The Clallam County Waste Prevention Program and Washington State University (WSU) Jefferson/Clallam Extension are teaming up to inspire peninsula youths and young adults to battle food waste.
The “Shrink Food Waste Mountain” campaign, an e-learning opportunity for youth in collaboration with the Commission for Environmental Cooperation, looks to offer residents of ages 5-25 a way to start making a positive difference, from small initiatives at home to more ambitious efforts that involve the larger community.
The program offers Food Matters Activity Kits loaded with informative resources and activities for youth and young adults to discover how to prevent food waste, from making Disco Soup, learning food preservation techniques from elders, to building worm composters and solar dehydrators.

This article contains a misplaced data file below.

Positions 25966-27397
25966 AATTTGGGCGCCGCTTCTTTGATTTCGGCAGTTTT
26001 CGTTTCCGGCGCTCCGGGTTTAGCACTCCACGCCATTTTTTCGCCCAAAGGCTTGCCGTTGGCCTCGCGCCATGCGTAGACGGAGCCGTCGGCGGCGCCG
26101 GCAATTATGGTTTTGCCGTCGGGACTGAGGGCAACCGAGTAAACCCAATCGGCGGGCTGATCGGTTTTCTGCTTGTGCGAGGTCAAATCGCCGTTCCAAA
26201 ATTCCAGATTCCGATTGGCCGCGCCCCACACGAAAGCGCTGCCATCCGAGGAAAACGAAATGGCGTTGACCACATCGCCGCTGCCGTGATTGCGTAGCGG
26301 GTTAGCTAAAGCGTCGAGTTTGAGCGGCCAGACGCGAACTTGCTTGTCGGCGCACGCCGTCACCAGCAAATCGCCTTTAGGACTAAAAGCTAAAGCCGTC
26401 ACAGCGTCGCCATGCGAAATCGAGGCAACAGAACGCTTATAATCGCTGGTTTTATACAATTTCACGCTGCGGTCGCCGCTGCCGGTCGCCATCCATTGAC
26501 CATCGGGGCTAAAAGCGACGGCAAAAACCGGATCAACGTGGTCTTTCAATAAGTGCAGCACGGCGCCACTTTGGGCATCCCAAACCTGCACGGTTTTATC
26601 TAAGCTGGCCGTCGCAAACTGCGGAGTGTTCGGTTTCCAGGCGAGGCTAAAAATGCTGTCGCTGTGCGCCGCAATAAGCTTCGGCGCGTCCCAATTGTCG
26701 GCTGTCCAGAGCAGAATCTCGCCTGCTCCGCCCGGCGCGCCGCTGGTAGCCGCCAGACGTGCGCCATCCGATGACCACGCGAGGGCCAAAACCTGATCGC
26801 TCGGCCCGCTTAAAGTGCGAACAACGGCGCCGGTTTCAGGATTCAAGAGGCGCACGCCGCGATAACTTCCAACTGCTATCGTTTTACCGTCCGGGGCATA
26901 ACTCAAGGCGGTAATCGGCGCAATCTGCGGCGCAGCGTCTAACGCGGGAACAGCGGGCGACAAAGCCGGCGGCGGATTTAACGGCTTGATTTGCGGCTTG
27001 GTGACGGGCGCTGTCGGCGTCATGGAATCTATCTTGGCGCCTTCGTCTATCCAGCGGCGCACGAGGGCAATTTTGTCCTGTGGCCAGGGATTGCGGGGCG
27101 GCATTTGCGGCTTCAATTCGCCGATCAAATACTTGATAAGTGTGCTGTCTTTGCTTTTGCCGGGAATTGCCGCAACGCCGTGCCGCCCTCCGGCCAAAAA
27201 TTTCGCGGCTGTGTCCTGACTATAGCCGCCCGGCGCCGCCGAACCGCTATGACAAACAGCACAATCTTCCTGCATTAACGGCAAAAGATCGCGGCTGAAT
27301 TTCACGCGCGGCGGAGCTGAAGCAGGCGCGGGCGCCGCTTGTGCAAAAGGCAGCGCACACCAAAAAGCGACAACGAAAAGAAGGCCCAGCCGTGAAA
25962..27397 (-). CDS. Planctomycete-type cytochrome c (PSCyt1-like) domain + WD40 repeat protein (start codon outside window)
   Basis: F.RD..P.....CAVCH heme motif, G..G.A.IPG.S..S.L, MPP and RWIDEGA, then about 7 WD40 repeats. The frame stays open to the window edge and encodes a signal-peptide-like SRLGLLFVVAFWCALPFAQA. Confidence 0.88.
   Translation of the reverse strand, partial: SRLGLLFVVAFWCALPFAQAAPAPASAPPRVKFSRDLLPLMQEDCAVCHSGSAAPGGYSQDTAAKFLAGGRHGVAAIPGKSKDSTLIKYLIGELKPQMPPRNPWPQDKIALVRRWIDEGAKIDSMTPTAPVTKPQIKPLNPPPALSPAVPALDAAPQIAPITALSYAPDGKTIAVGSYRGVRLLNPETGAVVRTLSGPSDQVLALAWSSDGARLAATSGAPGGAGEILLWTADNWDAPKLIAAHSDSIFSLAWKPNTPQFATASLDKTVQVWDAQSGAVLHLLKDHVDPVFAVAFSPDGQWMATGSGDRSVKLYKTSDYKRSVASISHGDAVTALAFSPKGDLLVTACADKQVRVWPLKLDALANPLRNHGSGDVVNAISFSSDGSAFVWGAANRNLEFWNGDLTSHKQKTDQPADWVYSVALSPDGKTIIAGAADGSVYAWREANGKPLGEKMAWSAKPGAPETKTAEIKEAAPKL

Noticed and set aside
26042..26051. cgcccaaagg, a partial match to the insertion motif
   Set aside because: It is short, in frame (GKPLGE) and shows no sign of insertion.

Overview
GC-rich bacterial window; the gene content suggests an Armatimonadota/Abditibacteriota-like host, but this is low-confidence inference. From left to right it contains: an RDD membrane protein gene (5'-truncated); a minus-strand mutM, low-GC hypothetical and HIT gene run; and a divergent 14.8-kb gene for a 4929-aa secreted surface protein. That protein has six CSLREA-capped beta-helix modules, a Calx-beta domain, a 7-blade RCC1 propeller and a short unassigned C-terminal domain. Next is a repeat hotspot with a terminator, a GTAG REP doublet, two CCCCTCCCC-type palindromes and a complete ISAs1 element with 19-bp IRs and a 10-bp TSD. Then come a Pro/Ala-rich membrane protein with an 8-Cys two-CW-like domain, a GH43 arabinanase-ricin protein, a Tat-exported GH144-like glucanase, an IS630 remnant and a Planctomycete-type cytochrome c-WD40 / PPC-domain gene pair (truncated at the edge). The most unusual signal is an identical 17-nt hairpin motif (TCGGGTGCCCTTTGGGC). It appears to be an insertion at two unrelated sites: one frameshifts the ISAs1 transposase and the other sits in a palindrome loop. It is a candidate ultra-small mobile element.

This tri-lingual campaign is being piloted in three North American communities: Merida, Mexico; Montreal, Canada, and the Olympic Peninsula.
Those interested can register as an individual, group of friends, class, school or club. Participants can challenge others and earn great share-able Food Waste Hero badges, try curriculum in French or Spanish, and connect with youth across North America.
According to program organizers, food makes up 16 percent (about 780.000 tons) of Washington state’s overall waste stream, and half of that food (374,490 tons) is edible.
Learn more and register at www.cec.org/flwy or contact local program partners via extension.wsu.edu/clallam/waste-reduction-program/shrink-food-waste or 360-417-2441.